Blog: Mark Adler

Mark Adler is the president of VAIdigital LLC, a video support company for the film industry. Mark also manages the Michigan Production Alliance, a trade organization whose mission is to create a more stable financial environment for Michigan's production community. From local projects to Hollywood films, he will be writing about Metro Detroit's emerging opportunities and challenges.

Post No. 3

A New Landscape

While States like Louisiana, Arizona, New Mexico and Illinois prospered with the advent of tax incentives to attract feature film and commercial producers, Michigan languished.

We saw lay offs, downsizing and crew members continue to find work elsewhere, mirroring the plight of the auto worker.

Constant communications with State level entities like the Michigan Film Office, grassroots lobby efforts and its own need to find revenue stirred Michigan to finally act. Oddly, out of the west region of the State – not the larger south eastern region where the majority of the work tends to be, a Republican law maker sought to craft a rebate plan.

As he began, a well known defense lawyer became Chair of the Michigan Film Advisory Commission. Our bill passed the house, but stalled and died in the Senate some would say, due to his short stay on that commission. In the first and only meeting he ever attended, it is said that he alienated Republican and Democratic appointees and in turn the bill went down. 

A new Chair was appointed and a new bill was crafted. This one passed the House but was held in committee for a full year. It was wrested out of the Finance committee and passed just before 2006 ended. Michigan finally had an incentive bill, a graduated rebate allowing filmmakers to get between 12 and 20% direct rebates for productions of $200,000 or more.

"Okay" we said, "now we have something to sell!" Our Film Office representatives went off to the Santa Monica Locations Trade Show, a supermarket for Producers to find where the best deals are. We got some business. "Semi Pro" and "Jumper" shot footage here and they used some of our crews. Still no commercial work accessed this rebate and as 2007 ended, Michigan had seen little to show for its efforts.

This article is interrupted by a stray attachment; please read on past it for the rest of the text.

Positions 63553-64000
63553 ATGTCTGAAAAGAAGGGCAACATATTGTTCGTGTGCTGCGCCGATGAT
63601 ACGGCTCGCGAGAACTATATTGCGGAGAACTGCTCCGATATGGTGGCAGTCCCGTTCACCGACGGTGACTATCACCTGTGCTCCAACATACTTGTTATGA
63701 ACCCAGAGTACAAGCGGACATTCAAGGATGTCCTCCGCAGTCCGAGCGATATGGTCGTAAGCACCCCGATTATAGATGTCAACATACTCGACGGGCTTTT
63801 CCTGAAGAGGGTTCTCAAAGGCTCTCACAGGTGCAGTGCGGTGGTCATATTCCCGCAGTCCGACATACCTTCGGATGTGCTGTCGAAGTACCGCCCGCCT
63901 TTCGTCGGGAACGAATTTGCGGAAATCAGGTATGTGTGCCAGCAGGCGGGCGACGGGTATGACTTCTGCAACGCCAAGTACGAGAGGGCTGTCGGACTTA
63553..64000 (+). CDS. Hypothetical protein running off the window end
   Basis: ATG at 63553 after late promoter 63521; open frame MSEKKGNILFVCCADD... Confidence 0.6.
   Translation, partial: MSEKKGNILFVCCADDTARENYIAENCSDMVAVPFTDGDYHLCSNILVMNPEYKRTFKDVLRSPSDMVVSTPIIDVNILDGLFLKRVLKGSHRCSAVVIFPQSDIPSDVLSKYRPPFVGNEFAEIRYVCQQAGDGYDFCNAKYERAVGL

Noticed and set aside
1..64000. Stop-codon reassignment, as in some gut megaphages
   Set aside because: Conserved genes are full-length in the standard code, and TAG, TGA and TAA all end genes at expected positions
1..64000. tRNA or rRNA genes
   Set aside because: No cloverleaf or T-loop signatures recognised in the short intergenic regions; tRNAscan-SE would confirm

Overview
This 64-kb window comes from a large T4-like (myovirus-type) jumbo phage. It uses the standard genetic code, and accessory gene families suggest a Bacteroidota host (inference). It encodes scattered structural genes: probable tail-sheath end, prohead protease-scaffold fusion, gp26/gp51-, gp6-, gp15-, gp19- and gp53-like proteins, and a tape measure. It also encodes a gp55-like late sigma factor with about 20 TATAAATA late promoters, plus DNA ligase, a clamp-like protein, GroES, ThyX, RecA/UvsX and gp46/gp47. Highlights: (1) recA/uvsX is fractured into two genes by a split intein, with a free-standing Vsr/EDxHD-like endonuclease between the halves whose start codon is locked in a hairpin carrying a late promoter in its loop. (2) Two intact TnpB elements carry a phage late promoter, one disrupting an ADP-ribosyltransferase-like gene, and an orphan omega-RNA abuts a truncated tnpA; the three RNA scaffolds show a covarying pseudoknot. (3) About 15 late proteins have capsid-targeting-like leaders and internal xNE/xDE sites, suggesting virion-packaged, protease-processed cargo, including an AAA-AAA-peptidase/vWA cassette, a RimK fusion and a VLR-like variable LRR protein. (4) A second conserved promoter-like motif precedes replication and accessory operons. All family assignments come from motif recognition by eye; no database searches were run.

Back to the drawing board, a new bill is considered to boost more interest. Now active grassroots groups like the Michigan Production Alliance, the West Michigan Film Video Alliance and The Creative Energy Alliance continued their lobbying but most of the work for a new bill is being completed behind the scenes.

Suddenly, forces begin to push a new bill to be a standout among States. Just before Thanksgiving 2007 celebrities Mike Binder and Mitch Albom catch the spotlight and spur hearings in Lansing.

Hearings in the House and Senate attract now hopeful members of the production community. These celebs, seem to have an influence on the legislators -  they listen. They are told that for Michigan to be a player we must jump to the head of the pack of other States offering such incentives. It’s a 5 minute conversation, who has the best deal?

Convinced, the powers that be that in my experience move at glacial speed, promised a new effective bill in 3 months. To all of our amazement that did in fact happen and Michigan now leads the nation with a 40 percent tax or cash rebate.

This changes the landscape.

The bill was passed on April 7 2008. Almost immediately, calls began coming in for feature film work. The $64,000 question; can we support all this work? Our crew is commercial trained, they need feature trained crews and that narrows the field. But one must start somewhere. Where once we had little we now have abundance.

Any shortfalls will be sorted out and we are hoping for long term growth for our infrastructure. Here’s my favorite quote from the Department of Commerce about filmmaking:

"Film production is a 'locomotive' industry, similar to housing construction and automobiles, in that the number of production workers in the industry belies the true impact of the industry on the economy because so many upstream, downstream, and peripheral industries depend on the primary production plant."
In the coming months, watch for articles in local papers about star sightings and road closures, not for construction but "Filmmakers at Work."

This changes everything.